In my review of Readability for iOS, I wrote:
I think there are various important points to stress: the Instapaper app has been around for years now, and with the recent 4.0 update it solidified the strong feature set offered by Arment which, quite honestly, is still unsurpassed. Put simply: you can’t do all the things you’re able to do in Instapaper with the new Readability app. So, if you’re really used to Instapaper’s pagination settings, Friends discovery, sharing options and app integrations, you might want to consider staying with Instapaper.
I am one of those users that, for a number of reasons, are glad to stay with Instapaper. When it comes to my reading list, I invested too much time in building a personal archive of articles I enjoyed that I feel uncomfortable switching, after years of usage, to another service. That was the most difficult part of writing my Readability review: to be able to take an objective and balanced look at the app – which, again, I believe is a very good one – while knowing that I would stick with Instapaper. But it’s okay: unlike some people, I don’t see competitors as “enemies”, and healthy competition ultimately leads to more innovation. Omitting the inelegant words of other people that only show a lack of grace when it comes to respecting your competitors, I think Readability and Instapaper can coexist. And as I wrote, I do hope that Readability can figure out a better way to manage its payment platform for publishers. I like and use Instapaper, and in my perfect vision of the software scene everyone would just work hard silently and strive to one-up a competitor, with class.
Last night, Marco Arment released a 4.1 update to Instapaper. You can find it on the App Store, and the app also comes with Retina assets for the new iPad, if you got one yesterday. Perhaps more importantly, at least for me, Instapaper 4.1 adds a series of improvements and design refinements that only make an already fantastic 4.0 version even better.
In the Readability review, I praised the custom fonts used by the developers to render body text. I am no typography expert, but I had grown tired of reading with Georgia in Instapaper, and Readability’s Vitesse and Sentinel – for as much as type experts will dismiss my claims as heresy – felt like a breath of fresh air to me. Sure enough, I know Marco had been working on licensing the fonts he wanted in Instapaper for quite some time, and Instapaper 4.1 shows these results. The following six fonts (three serifs, three sans-serifs) are now available in Instapaper:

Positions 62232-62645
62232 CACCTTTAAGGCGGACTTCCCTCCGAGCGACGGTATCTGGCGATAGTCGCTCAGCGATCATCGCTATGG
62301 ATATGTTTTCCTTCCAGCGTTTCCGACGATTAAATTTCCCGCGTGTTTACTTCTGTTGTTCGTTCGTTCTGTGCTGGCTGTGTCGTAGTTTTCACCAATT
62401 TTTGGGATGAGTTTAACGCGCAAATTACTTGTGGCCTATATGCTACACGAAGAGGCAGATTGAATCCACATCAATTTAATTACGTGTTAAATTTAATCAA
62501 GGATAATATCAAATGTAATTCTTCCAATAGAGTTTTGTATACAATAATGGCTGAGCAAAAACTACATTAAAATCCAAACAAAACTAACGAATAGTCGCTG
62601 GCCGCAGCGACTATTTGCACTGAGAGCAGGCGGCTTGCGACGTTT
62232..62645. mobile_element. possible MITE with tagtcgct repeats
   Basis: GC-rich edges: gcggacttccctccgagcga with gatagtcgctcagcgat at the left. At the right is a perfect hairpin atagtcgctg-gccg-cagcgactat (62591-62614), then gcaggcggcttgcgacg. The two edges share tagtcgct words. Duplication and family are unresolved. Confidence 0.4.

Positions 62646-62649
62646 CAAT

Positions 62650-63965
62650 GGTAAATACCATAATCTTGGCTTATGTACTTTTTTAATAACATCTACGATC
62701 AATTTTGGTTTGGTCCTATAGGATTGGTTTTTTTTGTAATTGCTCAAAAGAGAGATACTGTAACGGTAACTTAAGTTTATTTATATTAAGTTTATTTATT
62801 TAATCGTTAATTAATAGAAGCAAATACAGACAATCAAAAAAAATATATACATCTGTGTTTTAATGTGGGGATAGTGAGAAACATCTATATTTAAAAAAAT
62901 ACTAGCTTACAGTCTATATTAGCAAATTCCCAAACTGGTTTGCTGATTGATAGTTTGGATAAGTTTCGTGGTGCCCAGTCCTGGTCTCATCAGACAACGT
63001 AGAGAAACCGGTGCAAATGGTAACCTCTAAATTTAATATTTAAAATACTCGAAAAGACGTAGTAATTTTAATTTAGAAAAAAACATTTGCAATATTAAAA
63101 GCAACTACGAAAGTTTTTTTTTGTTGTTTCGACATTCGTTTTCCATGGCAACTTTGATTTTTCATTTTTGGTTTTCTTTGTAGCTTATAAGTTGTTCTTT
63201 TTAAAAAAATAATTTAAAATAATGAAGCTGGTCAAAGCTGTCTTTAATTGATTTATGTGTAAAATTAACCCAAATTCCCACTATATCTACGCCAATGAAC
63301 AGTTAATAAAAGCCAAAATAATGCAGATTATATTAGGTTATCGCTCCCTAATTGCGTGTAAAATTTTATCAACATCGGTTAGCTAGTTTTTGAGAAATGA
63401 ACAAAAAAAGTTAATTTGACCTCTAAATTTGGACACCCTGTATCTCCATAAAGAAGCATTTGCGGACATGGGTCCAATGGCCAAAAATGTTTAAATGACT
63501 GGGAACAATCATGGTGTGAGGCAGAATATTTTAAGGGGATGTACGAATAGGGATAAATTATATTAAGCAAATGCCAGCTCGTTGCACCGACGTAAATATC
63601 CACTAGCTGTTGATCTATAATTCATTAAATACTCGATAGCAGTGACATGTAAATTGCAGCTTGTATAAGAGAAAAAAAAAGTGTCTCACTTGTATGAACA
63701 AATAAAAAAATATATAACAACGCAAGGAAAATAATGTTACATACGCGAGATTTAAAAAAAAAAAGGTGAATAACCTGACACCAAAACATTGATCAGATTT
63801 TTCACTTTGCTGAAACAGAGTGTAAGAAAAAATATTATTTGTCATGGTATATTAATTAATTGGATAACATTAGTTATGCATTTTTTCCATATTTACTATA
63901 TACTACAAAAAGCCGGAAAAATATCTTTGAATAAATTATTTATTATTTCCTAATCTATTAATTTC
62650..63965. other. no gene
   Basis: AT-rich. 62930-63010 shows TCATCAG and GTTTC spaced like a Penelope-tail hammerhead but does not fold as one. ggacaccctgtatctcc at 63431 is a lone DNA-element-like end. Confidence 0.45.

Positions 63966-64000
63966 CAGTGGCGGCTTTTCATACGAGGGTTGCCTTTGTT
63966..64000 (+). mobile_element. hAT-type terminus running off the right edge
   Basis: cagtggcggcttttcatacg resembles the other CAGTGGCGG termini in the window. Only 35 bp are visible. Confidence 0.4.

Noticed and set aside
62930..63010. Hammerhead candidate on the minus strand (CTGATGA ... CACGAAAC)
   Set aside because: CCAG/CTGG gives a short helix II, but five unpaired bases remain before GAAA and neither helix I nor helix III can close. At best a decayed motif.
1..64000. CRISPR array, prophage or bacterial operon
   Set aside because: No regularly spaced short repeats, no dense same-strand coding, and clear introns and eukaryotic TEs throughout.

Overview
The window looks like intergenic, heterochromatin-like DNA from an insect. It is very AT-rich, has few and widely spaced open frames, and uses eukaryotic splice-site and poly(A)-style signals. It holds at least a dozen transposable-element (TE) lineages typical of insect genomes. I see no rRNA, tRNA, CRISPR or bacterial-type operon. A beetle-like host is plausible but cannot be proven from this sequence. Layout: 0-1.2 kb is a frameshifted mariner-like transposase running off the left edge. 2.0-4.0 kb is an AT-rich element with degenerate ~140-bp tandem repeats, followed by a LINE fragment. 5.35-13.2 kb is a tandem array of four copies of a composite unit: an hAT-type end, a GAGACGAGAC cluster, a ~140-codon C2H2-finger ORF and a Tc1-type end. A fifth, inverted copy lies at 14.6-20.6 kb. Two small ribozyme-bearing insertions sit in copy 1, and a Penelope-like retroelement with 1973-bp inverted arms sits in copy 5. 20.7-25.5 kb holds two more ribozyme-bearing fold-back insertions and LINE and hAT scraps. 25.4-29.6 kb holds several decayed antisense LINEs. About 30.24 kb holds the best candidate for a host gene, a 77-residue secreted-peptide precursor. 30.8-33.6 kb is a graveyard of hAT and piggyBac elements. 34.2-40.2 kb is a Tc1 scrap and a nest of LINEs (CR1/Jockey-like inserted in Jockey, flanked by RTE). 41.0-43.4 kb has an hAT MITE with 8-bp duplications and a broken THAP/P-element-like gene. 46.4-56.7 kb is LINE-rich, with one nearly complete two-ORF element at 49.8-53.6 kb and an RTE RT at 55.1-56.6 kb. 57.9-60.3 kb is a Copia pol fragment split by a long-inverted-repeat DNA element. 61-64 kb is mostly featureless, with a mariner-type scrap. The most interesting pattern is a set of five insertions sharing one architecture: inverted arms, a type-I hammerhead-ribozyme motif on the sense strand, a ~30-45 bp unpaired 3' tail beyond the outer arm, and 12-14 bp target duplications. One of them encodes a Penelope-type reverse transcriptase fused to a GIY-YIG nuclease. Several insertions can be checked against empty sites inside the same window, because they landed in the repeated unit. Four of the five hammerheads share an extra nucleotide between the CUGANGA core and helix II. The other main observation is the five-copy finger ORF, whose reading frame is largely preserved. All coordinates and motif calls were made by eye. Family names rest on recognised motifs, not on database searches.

Currently, these new fonts coexist with the existing ones (Verdana, Georgia, Helvetica, Hoefler Text, Palatino, Baskerville) in the app’s font-picking menu, and Marco says he may hide the old ones behind an option in a future update. Indeed, I can say I love the new fonts provided in Instapaper. They look amazingly sharp on the 4S’ Retina display, and I can’t wait to see them in action on the new iPad. For now, I like to use FF Meta on the iPhone, and Elena on the iPad. I have always liked my iPhone’s Instapaper with sans-serif typefaces for some reason.
There are three more features I like in the new Instapaper. Full-screen mode, like in iBooks, gets rid of all UI chrome and only presents what matters: text. There is an option to disable this functionality in the Settings (like in iBooks, you can activate it with a tap on screen), and I hope it will be further refined in a future update as there are some bugs (see) – I also wish Marco will consider an option to leave this on by default. Keep in mind that once in full-screen, you can’t tap on the iOS status bar to scroll to the top, because there is no status bar.
Gestures now allow you to go back to the reading list without tapping buttons. In scrolling mode, you can go back with a swipe to the right; in pagination mode, you can just page past the beginning or end of an article. I have my Instapaper set to scrolling mode, and I like the sliding animation on the iPhone better (after a swipe to the right).
Twilight Sepia is another design tweak that leverages Instapaper’s existing automatic dark mode based on time zones to progressively tint the screen with a sepia tone in the early evening hours. I don’t use this feature, but it sounds like a very smart implementation.
Instapaper was already an excellent app and service, and with version 4.1 and the new bookmarklet Marco has been busy making great improvements lately. As usual, it comes down to what you want from a read later app, and Instapaper works for me. Get it from the App Store.
(The new typefaces in Instapaper 4.1. From the top: Elena, Lyon, Tisa, Ideal Sans, Meta, Proxima Nova. Click for full size.)